Yikes! Flea Collars and Bug Sprays Are Possibly Linked to Childhood Cancers
September 22, 2015 | By Asher Fogle | Good Housekeeping
Keeping pests out of your home may come at a big risk to your kids, says a new study.
Strapping a flea collar on the family pet or spraying your kitchen for ants is putting your child at an increased risk of certain cancers, a new study has found.
In the study, which was published in Pediatrics, researchers analyzed the results of 16 different studies of children exposed to indoor pesticides. And they found that exposure to indoor insecticides is associated with a 47% greater risk of childhood leukemia and 43% increased risk of childhood lymphomas.
The biggest culprits: professional pest control, indoor flea foggers, flea and tick pet collars, and various roach and ant sprays. In contrast, outdoor pesticides and weed killers were linked to boosting the odds of brain tumors by 26%.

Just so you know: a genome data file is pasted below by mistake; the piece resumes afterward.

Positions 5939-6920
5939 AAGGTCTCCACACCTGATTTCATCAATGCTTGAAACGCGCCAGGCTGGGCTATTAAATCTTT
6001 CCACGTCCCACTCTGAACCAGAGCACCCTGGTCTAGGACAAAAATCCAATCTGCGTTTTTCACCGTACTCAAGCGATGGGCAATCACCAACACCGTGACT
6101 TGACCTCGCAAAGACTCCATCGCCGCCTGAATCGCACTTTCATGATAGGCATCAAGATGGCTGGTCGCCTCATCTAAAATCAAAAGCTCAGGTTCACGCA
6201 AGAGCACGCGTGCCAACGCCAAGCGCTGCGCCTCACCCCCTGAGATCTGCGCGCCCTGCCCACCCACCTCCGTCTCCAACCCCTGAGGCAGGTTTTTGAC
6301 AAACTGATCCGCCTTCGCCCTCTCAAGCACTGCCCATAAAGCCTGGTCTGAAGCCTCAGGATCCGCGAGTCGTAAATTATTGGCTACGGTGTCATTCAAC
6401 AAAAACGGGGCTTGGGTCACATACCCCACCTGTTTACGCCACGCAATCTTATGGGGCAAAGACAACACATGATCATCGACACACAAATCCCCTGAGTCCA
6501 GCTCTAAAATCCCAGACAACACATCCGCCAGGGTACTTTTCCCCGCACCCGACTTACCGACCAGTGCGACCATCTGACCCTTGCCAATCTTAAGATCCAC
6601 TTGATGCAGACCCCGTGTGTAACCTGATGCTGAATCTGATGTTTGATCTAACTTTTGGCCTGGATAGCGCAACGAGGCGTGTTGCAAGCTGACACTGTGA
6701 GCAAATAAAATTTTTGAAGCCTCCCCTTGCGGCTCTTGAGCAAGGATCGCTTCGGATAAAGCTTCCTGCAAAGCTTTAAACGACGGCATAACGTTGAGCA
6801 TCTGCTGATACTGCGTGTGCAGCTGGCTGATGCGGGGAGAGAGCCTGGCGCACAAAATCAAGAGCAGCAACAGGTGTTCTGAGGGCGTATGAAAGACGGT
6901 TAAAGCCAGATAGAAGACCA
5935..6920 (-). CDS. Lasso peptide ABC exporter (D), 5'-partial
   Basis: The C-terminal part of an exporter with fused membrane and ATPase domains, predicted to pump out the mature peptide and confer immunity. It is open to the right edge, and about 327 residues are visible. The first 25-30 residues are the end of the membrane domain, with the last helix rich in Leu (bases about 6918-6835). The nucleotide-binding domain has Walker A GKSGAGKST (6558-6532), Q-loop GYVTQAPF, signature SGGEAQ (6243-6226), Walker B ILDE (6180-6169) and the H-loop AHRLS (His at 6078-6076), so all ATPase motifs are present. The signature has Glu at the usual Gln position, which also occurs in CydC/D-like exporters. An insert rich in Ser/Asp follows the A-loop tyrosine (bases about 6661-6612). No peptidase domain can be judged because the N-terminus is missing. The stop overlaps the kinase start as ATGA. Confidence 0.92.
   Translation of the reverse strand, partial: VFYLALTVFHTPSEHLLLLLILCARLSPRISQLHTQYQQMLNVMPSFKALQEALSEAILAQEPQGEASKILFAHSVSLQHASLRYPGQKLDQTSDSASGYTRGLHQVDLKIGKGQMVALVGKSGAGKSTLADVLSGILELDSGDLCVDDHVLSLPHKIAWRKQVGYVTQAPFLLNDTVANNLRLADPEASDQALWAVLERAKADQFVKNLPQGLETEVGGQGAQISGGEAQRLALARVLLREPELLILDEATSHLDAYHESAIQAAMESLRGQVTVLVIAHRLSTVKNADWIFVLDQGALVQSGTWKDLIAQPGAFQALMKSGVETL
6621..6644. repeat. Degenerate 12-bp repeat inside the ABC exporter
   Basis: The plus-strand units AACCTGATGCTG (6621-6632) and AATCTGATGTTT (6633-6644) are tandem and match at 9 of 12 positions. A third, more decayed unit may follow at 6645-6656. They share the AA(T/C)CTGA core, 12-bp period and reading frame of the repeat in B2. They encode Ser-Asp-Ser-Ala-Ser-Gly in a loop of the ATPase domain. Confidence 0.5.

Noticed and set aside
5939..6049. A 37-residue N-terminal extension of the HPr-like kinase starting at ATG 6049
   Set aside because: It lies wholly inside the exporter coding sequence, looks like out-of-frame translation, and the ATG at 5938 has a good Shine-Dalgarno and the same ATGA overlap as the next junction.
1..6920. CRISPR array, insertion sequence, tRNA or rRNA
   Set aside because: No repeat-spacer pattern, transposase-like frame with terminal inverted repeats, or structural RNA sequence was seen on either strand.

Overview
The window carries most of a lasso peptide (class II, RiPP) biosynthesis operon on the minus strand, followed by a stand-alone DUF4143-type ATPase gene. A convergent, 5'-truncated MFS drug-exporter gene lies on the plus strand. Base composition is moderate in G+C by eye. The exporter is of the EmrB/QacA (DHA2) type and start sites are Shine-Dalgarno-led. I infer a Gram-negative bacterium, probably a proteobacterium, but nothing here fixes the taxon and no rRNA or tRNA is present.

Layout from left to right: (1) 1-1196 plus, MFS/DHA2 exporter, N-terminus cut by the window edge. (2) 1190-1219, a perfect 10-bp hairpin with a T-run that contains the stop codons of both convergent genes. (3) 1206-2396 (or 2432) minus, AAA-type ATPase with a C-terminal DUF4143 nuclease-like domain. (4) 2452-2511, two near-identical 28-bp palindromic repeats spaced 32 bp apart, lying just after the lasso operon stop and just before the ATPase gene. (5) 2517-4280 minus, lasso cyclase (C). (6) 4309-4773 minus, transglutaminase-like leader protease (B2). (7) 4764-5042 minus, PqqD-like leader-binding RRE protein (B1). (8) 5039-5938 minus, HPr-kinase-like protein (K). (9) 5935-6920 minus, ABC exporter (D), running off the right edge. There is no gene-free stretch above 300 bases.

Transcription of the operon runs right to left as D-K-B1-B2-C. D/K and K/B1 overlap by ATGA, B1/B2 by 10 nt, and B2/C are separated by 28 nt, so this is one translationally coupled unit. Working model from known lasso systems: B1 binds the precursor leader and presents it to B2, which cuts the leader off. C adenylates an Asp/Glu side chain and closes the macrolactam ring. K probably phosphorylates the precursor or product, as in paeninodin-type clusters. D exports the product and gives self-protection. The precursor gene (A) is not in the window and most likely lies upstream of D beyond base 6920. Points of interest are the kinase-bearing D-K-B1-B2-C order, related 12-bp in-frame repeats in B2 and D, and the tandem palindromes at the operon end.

Researchers do note that only a small number of studies were analyzed, and they emphasize that though the research shows an increase in risk, these diseases are still uncommon — though increasing.
“The incidence of childhood leukemia and lymphoma has increased in recent years, and that prompted us to look at this issue,” lead author, Chensheng Lu, an associate professor of environmental exposure biology at the Harvard T. H. Chan School of Public Health, told The New York Times. “But the risks can be managed as long as parents think, before using pesticides, about better ways to make a house pest-proof or pest-free. That’s a far more important message.”
[h/t The New York Times]